We’re now up to number 4 in our series about the identity of the figures important in modern Turkish and Ottoman history; the figures considered significant enough to be made into a bust and fixed atop a marble fountain along Fethiye harbour. Known as the Fethiye heads, they’re a well known landmark and often used as a meeting point…but we want to know who these people were.
Yavuz Sultan Selim 1470-1520
The last significant Ottoman figure we wrote about was Fatih Sultan Mehmet; he who is famous for finally conquering Constantinople in 1453 and making Istanbul the capital of the Ottoman Empire. Yavuz Sultan Selim was also a man of conquering habits and it was he and his armies who significantly expanded the size of the Ottoman Empire and cemented its power in the region by marching east and southwards to conquer Syria and Egypt.
We’ve said before that the history of the Ottoman dynasty is packed with murder, mystery and intrigue and Yavuz Sultan Selim (yavuz means stern or grim) certainly had his role in this. He earned his nickname for not only being a keen warrior but also for being a man who was determined to get and keep what he wanted – the position of Sultan.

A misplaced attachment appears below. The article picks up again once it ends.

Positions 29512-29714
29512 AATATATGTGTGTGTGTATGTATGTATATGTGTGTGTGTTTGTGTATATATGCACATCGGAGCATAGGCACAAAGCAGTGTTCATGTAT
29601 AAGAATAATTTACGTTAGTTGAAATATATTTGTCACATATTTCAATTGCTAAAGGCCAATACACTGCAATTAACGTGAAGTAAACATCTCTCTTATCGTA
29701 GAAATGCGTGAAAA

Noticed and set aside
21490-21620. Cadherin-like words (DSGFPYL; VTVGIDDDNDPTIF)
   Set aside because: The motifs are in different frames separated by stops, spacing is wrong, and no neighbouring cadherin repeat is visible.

In 1512, Selim gained his place on the historical timeline of Ottoman rulers by deposing his own father, Beyazid. And, fearing his two brothers may pose a threat to his rule – one of his brothers was actively challenging his leadership – he went to battle with them on separate occasions and both were strangled.
Yavuz Sultan Selim died in 1520 on the way to Edirne. Some accounts say he died from disease…others suggest he was being poisoned by his own doctor who was pretending to treat him. In his short 8 year reign he had expanded the Ottoman Empire to cover a landmass of over 1 billion acres. His only son, Süleyman, succeeded him without challenge.
You can read more about the Ottoman Empire in the fantastic book, ‘Osman’s Dream’ by Caroline Finkel.